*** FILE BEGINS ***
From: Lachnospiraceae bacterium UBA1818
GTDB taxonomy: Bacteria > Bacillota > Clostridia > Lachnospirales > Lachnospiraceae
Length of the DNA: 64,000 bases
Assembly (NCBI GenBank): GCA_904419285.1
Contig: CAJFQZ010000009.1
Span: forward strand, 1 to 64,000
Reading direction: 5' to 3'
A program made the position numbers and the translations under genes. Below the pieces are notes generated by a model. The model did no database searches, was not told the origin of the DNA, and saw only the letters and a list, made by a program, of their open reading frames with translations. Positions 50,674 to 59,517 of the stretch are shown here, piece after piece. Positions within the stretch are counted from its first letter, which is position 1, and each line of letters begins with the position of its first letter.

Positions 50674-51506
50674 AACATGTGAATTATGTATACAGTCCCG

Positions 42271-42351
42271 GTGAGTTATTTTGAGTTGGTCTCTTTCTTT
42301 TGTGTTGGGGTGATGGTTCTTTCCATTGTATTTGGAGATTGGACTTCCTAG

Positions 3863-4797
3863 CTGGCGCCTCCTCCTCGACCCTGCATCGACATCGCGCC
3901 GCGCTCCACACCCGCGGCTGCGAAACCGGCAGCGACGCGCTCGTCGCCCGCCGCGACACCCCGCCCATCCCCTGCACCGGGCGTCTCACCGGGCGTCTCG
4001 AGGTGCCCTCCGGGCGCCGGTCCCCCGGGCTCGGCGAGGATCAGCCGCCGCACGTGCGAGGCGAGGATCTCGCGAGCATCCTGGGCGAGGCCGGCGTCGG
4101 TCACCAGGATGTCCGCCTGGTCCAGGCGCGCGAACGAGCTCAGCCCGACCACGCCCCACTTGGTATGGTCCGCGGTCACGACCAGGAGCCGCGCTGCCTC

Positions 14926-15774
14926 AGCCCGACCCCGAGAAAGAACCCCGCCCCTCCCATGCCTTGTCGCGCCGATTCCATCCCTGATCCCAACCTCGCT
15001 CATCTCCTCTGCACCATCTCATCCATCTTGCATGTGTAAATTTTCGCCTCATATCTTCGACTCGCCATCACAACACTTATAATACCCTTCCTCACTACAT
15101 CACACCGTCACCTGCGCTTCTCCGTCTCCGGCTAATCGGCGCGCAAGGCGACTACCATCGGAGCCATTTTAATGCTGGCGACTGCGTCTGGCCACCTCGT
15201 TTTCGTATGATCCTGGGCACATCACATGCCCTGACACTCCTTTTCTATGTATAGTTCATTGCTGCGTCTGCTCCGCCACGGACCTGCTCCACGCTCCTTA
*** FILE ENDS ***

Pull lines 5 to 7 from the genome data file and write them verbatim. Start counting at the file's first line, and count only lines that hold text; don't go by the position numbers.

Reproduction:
Contig: CAJFQZ010000009.1
Span: forward strand, 1 to 64,000
Reading direction: 5' to 3'